Saudi King Abdullah's visit to Lebanon, accompanied by the Syrian president Bashar Assad, will have strong short-term and long-term effects, says Tariq al Homayed, the editor-in-chief of the pan-Arab newspaper Al Sharq Al Awsat.
Abdullah and Assad support Lebanon
Saudi King Abdullah's visit to Lebanon, accompanied by the Syrian president Bashar Assad, will have strong short-term and long-term effects, says Tariq al Homayed, the editor-in-chief of the pan-Arab newspaper Al Sharq Al Awsat. The visit reassured Lebanon that both Riyadh and Damascus are on the same page when it comes to acknowledging Lebanon's sovereignty and ensuring its safety, a fact further proven by Mr Assad's arrival on the Saudi royal plane.
The visit to Beirut calmed tensions that followed Hizbollah's attacks on the expected indictment by the international tribunal in the case of the former prime minister Rafik Hariri's assassination. Hizbollah is trying to convince itself that the Saudi-Syrian convergence will secure them a way out if they are accused. "This is what has been reported among Hizbollah officials, but the fact is the tribunal is international, and has no room for inside efforts.
"Hizbollah has to face their destiny. No matter how hard they try to influence the tribunal, they still have an important issue to face: the Lebanese people know them very well, and remember what they did in the past," says al Homayed. The meeting between the Saudi king and Syrian president also means that both countries are keen on safeguarding Lebanon's stability, supporting its prime minister, and making sure that any disagreement will be solved by legal means, which include the international special tribunal.
In a press conference at the closing of the Arab Initiative Committee meeting last Thursday, the Palestinian president Mahmoud Abbas stated that he held talks for the first time with AIPAC, the biggest Jewish lobby organisation in the United States. He also admitted that a number of US administration officials advised him against such talks, for it would be like going into the "lion's den", commented Ibrahim al Bahrawi in the Emirati daily Al Ittihad.
Such a warning by US officials means that the administration is well aware of AIPAC's biased position on settlement expansion, as the powerful organisation didn't hesitate to use its weight in Congress to hamper President Barack Obama's efforts to sway Israel. Mr Abbas never revealed what was discussed during the meeting. However, Palestinian officials close to Mr Abbas revealed that the US administration warned that there would be severe consequences if the PA refused to engage in direct negotiations with the Israeli government as soon as next month. Washington wouldn't hesitate to stop its support for the Palestinian Authority, and more severely, Mr Obama would abandon his unprecedented commitment to building a Palestinian state. "As such, Mr Abbas finds himself in a bind. He will have no other alternative than to move to direct negotiations, despite all his confirmations that he wouldn't go further unless the US guarantees that the 1967 borders would be adopted as the official borders of the Palestinian state."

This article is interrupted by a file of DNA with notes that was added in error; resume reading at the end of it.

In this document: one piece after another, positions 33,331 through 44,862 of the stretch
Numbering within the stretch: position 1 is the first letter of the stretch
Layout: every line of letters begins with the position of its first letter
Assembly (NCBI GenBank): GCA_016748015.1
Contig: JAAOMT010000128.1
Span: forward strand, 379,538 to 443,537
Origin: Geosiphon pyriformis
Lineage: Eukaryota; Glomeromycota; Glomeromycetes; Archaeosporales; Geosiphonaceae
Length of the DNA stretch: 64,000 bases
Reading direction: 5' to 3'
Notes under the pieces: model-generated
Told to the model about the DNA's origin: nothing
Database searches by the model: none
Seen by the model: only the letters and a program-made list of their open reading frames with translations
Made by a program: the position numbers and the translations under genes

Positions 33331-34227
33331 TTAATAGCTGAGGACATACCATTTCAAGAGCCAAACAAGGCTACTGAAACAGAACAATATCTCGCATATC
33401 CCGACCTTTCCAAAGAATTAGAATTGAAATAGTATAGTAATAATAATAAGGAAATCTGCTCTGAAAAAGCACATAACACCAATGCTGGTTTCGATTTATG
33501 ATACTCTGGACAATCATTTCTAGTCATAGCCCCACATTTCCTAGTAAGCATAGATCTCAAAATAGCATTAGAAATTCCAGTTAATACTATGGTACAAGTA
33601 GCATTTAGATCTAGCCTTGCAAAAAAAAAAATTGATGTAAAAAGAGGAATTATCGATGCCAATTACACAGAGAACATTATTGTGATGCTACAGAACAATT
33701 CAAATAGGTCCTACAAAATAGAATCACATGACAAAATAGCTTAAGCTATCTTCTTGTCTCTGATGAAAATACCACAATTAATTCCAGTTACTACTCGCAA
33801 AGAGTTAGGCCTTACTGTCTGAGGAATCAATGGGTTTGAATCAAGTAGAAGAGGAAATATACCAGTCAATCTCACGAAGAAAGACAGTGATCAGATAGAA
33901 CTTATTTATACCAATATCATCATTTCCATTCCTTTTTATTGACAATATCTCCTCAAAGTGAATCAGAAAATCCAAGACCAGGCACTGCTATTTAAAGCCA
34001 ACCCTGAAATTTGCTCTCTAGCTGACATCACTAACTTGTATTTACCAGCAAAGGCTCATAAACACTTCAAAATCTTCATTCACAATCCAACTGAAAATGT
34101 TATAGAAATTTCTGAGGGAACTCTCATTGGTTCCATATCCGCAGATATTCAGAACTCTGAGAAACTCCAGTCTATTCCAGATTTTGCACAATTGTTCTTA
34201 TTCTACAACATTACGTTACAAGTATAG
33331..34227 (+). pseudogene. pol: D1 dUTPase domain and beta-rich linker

France may be embarrassed that a military intervention to contain terrorism along the borders between Mali and Mauritania failed to achieve its goals, writes Mohammed al Achab in a comment piece for the London-based newspaper Al Hayat.
Because coastal Sahara has been traditionally a region of French influence, France cannot remain indifferent to what is happening there. This interest has grown even more as French citizens have been frequently kidnapped and killed. But at the same time, Paris is no longer the exclusive player. The situation in the region has also attracted the attention of the EU judiciary institutions, which strongly criticised European countries for not alerting tourists to such risky spots, and for not drafting a long-term policy to handle the growing threat.
Algeria has also been active on this issue, as Algiers believes it is most entitled to do so given its geopolitical position. Other African countries have emerged, eager to have a stake in the issue, although they have to first consult with both Algeria and France. The repercussions of such bipolar relations have triggered the latest political debates in Mauritania. Another challenge for French "stewardship policy" in the region comes from the Americans, who have been encroaching on Paris's territory with Africom, a regional African military that carries out military exercises in the region as part of the US's strategy in countering terrorism.
"The State Department spokesman Philip Crowley's statements in anticipation of King Abdullah's visit to Damascus last Friday seemed as if they came out of some banana republic, not a nation as great as the US," commented Rajeh al Khouri in an opinion piece for the Lebanese daily Annahar. Mr Crowley invited President Bashir al Assad and Syrian leaders "to listen closely to what King Abdullah will have to say". The statement may be seen as an insult to both Mr Assad and King Abdullah, as they portray the king as a US messenger.
Mr Crowley has, on more than one occasion, called for Damascus to break ties with Tehran, to which the Syrian president has responded that Syria will not succumb to US pressures and preconditions. His latest statement was aimed at giving the impression that the king's visit was to advise Syria on its relationship with Iran, although there was no mention of the issue on the summit's agenda. America would have done better to praise the king's tour, which comes at a time when an urgent summit is needed to discuss a multitude of issues.
The State Department's comments reflect badly on the US diplomatic performance rather than on King Abdullah and Mr Assad. * Digest compiled by Racha Makarem @Email:firstname.lastname@example.org